APPLETON, WIS. — Author and researcher Robert Sapolsky, who has been called “the world’s funniest neuroscientist” for the humor and humanity he brings to the complexities of human and animal life, shares his insights on stress and its impact on human health in a Lawrence University convocation.
Sapolsky presents “Why Zebras Don’t Get Ulcers: Stress, Disease, and Coping — Stress and Where Stress-Related Diseases Come From” Tuesday, Nov. 7 at 11:10 p.m. in the Lawrence Memorial Chapel. He also will conduct a question-and-answer session at 2 p.m. in Riverview Lounge of the Lawrence Memorial Union. Both events are free and open to the public.
Known for his wry and witty style, Sapolsky, 49, is the John A. and Cynthia Fry Gunn Professor of Biological Sciences and Professor of Neurology and Neurological Sciences at Stanford University. As a researcher, he has been credited with the use of innovative techniques in the field of neuroendocrinology and his Stanford laboratory was among the first to document that sustained stress can damage the hippocampus, the region of the brain associated with learning and memory.
A 1987 recipient of a $500,000 MacArthur Foundation “genius” grant, Sapolsky’s career as a scientist has been divided between the laboratory, where he focuses on stress and neurological disease, and the field, studying primate physiology and social behavior. For more than 20 years, he has made annual trips to East Africa to live with a population of wild baboons and study the relationship between personality and patterns of stress-related disease in the animals. He chronicled his experiences as a field biologist living in the Serengeti in the 2002 book “A Primate’s Memoir,” which was a Natural World Book Prize finalist.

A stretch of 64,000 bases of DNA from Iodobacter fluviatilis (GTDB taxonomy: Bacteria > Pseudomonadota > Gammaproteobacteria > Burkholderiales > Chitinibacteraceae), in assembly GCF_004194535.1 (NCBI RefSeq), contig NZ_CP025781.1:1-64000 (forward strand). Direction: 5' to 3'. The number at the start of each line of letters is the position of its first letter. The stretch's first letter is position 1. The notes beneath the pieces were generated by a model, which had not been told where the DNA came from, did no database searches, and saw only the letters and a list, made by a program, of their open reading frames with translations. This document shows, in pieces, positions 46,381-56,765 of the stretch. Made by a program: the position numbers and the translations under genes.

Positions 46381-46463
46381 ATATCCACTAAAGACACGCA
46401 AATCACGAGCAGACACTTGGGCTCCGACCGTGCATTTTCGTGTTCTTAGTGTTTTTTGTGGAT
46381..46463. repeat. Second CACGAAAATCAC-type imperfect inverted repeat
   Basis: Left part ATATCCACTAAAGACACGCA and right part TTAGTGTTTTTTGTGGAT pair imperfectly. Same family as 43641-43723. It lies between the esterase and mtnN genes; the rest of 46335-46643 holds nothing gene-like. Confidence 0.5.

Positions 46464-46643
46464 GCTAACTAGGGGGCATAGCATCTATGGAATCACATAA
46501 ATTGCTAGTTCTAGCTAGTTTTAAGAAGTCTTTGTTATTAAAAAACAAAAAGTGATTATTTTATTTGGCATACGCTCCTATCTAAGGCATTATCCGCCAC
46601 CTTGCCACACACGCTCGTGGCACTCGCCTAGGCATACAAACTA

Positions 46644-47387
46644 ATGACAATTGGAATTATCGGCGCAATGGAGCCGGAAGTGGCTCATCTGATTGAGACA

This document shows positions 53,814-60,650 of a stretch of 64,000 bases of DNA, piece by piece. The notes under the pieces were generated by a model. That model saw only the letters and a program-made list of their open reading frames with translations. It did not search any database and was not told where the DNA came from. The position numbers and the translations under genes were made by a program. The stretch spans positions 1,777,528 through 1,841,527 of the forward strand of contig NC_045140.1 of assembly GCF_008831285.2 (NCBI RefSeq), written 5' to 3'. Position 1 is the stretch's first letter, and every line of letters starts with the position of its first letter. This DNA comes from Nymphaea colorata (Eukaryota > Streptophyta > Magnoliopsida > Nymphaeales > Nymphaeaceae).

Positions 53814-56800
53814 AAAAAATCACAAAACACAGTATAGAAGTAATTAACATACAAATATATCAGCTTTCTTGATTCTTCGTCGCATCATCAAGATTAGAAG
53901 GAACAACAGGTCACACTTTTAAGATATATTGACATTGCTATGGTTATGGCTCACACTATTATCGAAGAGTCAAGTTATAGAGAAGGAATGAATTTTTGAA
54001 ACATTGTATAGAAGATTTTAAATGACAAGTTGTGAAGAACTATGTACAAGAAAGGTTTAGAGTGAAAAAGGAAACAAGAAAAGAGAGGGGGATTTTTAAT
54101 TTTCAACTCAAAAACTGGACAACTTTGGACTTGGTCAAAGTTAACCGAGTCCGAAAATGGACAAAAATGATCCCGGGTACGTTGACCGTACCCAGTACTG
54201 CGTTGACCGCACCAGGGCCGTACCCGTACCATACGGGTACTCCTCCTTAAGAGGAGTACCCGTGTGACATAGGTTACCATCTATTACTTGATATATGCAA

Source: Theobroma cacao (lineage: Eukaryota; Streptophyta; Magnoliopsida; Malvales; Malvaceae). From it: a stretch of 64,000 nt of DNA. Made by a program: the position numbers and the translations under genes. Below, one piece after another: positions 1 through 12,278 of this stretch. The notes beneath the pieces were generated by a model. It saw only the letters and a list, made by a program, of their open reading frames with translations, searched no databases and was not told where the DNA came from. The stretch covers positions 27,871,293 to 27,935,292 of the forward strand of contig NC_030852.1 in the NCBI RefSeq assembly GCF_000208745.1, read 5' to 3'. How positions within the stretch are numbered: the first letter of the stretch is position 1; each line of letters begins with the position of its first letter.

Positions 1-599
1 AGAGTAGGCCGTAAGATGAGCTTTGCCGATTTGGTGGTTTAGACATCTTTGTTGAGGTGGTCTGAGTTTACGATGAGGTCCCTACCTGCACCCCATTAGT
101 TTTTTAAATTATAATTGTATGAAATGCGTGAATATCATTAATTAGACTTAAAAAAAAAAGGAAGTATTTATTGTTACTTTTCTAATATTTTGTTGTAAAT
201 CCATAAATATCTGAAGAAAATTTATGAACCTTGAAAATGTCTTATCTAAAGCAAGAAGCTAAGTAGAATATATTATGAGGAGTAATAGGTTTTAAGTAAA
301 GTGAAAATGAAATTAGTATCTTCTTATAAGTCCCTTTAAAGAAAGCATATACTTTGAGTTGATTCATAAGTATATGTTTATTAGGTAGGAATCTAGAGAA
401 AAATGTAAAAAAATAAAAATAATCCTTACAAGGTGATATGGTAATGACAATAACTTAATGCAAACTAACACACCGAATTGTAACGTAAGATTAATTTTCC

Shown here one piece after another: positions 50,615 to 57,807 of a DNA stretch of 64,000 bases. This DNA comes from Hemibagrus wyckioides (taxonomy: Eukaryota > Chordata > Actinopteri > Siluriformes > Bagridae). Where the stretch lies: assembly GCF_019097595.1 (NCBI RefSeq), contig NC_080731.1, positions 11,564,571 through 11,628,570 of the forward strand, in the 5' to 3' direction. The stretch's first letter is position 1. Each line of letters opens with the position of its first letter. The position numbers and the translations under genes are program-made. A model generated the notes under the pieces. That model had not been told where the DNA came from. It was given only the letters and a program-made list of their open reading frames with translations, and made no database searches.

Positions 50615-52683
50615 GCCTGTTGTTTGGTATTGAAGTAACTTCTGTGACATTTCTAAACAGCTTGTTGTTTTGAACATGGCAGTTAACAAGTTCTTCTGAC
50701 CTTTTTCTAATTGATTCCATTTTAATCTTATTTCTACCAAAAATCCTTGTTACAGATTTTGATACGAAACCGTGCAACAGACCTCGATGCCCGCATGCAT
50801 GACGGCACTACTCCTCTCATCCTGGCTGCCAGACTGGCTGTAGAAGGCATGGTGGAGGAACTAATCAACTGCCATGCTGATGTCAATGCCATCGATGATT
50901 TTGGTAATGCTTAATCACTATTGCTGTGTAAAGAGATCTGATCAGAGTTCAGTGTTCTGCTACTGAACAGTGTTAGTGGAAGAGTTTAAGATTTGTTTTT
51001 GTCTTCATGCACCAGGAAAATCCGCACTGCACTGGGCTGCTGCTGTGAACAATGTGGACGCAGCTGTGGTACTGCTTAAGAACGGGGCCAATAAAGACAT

His book “Why Zebras Don’t Get Ulcers: A Guide to Stress, Stress-Related Diseases and Coping,” which was first published in 1994 and then revised, updated and rereleased in 1998, was twice named a Los Angeles Times Book Award finalist. Sapolsky also is the author of “The Trouble With Testosterone and Other Essays on the Biology of the Human Predicament,” “Monkeyluv and Other Essays on our Lives as Animals” and “Stress, the Aging Brain and the Mechanisms of Neuron Death.”
A frequent contributor to Discover and Science magazines, Sapolsky has been recognized by the National Science Foundation with its Presidential Young Investigator Award and its Dean’s Award for teaching.
He joined the faculty at Sanford in 1987 and also serves as a research associate with the Institute of Primate Research at the National Museum of Kenya. He earned a bachelor’s degree from Harvard University and his Ph.D. from New York City’s The Rockefeller University.